Most aviation specialists did not believe in the possibility of creating a large aircraft. Many gave examples, referring to the creations of nature, which created flying creatures of certain sizes and weights. The ostrich, they say, a heavy and bulky bird can only run on the ground – and then the well-wishers drew an analogy with a large airplane. Sikorsky stubbornly defended his views. Factory people, generous with all sorts of nicknames, christened the plane “Grand”which meant “Big”. This brilliant name was firmly stuck and it even officially began to be called that. In February 1913, all parts of the aircraft were basically ready. The general assembly of the “Grand” was carried out at the Commandant airfield and was completed by the end of April 1913. On April 27, Sikorsky took off the twin-engine version of the Grand for the first time; on May 6, the Grand took off, on which two more engines were installed, installing them in tandem with the already standing ones. In June 1913, the aircraft was upgraded again. The rear engines were removed and installed in a row on the lower fender. This was a revolutionary decision. No one else in the world has dared to arrange such a power plant. The first flight of the “Grand” with in-line engines took place on June 23, 1913. The plane got its famous name – “Russian Knight” .

Photo: Construction of hangars of the Aviation Department of RBVZ at the Commandant airfield.
Biplane “Grand”. The first 2-engine version.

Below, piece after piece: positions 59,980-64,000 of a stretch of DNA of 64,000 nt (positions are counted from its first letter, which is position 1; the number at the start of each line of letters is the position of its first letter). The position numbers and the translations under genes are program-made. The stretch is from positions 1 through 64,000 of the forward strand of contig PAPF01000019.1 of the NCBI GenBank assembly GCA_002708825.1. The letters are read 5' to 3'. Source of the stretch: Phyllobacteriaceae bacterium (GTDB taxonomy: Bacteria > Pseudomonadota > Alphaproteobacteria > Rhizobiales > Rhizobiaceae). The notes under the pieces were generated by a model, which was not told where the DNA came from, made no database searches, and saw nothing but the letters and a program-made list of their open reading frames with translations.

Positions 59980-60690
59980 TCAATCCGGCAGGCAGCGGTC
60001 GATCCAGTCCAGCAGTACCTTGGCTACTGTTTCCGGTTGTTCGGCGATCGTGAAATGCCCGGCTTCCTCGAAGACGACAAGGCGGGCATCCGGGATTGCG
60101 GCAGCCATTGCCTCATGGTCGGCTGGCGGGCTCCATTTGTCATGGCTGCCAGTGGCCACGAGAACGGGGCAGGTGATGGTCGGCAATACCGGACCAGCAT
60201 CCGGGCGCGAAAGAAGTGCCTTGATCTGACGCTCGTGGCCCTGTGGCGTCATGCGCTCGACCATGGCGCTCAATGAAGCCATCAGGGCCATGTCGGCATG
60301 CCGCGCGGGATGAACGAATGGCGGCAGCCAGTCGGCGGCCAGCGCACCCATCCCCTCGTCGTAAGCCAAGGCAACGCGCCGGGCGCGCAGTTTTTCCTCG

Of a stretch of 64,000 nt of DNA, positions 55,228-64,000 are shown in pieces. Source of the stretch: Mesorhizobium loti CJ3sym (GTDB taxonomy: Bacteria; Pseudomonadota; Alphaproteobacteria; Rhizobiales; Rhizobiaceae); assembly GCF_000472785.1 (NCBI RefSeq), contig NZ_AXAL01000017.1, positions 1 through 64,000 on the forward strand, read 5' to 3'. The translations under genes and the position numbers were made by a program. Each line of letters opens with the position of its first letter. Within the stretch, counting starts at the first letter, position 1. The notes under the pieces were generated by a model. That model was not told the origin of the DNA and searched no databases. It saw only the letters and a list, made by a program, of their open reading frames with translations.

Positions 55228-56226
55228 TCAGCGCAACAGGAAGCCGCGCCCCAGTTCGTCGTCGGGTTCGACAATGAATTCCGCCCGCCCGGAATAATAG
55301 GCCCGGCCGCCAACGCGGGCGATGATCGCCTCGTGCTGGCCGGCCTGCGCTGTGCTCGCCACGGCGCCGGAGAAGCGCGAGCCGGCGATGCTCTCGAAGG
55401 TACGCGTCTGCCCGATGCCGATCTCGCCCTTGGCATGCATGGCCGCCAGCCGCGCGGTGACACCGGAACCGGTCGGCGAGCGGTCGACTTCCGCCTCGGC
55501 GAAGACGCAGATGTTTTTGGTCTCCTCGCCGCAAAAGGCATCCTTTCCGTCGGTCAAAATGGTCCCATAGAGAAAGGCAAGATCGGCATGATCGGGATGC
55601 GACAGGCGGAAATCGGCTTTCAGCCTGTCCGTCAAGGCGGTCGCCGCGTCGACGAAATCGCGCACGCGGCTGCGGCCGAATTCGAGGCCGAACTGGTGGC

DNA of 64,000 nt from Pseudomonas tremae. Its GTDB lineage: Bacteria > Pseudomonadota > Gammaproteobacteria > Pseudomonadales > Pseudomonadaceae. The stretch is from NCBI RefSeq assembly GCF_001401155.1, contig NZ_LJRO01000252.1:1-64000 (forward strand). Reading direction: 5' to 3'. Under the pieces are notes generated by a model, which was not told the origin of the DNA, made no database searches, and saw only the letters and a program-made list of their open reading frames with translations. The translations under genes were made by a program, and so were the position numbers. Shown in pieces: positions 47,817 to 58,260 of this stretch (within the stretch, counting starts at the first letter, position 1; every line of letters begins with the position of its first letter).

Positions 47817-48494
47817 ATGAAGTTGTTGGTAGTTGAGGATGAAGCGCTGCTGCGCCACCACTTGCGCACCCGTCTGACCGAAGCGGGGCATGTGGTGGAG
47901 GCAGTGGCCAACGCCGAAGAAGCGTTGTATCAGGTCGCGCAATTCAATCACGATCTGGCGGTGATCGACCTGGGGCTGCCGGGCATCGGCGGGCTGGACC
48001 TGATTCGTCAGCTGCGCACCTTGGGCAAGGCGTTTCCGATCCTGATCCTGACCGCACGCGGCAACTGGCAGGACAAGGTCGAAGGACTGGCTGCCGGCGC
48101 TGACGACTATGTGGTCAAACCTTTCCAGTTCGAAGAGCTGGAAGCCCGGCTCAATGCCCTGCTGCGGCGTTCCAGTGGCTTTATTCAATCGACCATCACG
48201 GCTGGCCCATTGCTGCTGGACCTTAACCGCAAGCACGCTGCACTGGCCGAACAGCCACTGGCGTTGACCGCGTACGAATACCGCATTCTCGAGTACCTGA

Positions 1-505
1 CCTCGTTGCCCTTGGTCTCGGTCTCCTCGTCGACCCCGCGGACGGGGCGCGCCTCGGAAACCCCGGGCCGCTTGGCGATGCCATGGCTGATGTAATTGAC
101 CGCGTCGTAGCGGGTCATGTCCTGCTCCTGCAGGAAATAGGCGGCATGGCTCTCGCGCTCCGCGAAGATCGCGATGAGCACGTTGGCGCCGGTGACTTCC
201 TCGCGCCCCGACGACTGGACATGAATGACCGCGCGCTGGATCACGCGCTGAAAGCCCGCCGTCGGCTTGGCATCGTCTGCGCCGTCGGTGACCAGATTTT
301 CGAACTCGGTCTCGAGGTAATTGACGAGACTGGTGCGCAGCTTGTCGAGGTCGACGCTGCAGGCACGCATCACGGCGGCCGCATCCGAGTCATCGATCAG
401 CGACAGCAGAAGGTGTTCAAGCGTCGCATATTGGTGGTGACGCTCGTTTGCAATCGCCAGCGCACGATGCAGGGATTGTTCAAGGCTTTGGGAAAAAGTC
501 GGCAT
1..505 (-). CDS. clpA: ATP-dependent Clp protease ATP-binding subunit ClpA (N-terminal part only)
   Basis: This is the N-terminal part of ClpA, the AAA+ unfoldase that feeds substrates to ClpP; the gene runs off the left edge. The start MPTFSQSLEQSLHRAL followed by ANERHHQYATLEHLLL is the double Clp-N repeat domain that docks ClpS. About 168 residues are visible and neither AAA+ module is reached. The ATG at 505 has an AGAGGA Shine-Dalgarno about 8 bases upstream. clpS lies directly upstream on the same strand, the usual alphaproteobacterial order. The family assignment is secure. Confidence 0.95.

“Grand-Baltic” with a tandem arrangement of 4 engines.
The flights of the “Russian Knight” fully confirmed the possibility of creating heavy multi-engine aircraft, and the Ministry of War showed its interest in such aircraft. Since August 1913, at the Russian-Baltic Carriage Works (RBVZ), the construction of a prototype of a new four-engine heavy airplane began, which was named in honor of the Russian epic hero “Ilya Muromets”(it became a common name for various modifications of this machine, which was built at the plant from 1913 to 1917.).

The prototype No. 107 was ready in December 1913 and the first flight was made on the 10th. After successful tests and a number of achievements, the Main Military-Technical Directorate (GVTU) signed on May 12, 1914, contract No. 2685/1515 with RBVZ for the construction of 10 more aircraft of this type. Soon aircraft of this type became the main product of the plant. The aviation department of the Joint Stock Company “Russian-Baltic Carriage Works” was the only enterprise in Russia that produced heavy multi-engine bombers.

Photo: Emperor Nicholas II examines the “Russian Knight”.
Assembling the Ilya Muromets aircraft. Aviation department RBVZ, 1913.
Aircraft designer II Sikorsky in the assembly shop of JSC “RBVZ”.
Bomber “Ilya Muromets” series B. Mechanics inspect engines “Argus”.
Bomber “Ilya Muromets” series B.
After the outbreak of the First World War, the Muromtsev detachments carried out combat missions for reconnaissance of the enemy.

In December 1914, at the suggestion of M.V. Shidlovsky, they were brought together to the Air Squadron. Shidlovsky was appointed head of the squadron, who was called up for military service, having been awarded the rank of major general. I.I.Sikorsky acted as a technical advisor to the Squadron.
Since 1915, the RBVZ began the serial construction of the C-16 training aircraft and fighter (it was also referred to as the C-XVI). The maximum speed reached 143-144 km / h. Thus, the plant was one of the few enterprises in Russia that mainly produced machines of domestic design.

Photo: Fighter C-16.
After the outbreak of the First World War, the chairman of the board of the Russian-Baltic Plant announced a competition to create an aircraft engine for the Ilya Muromets aircraft.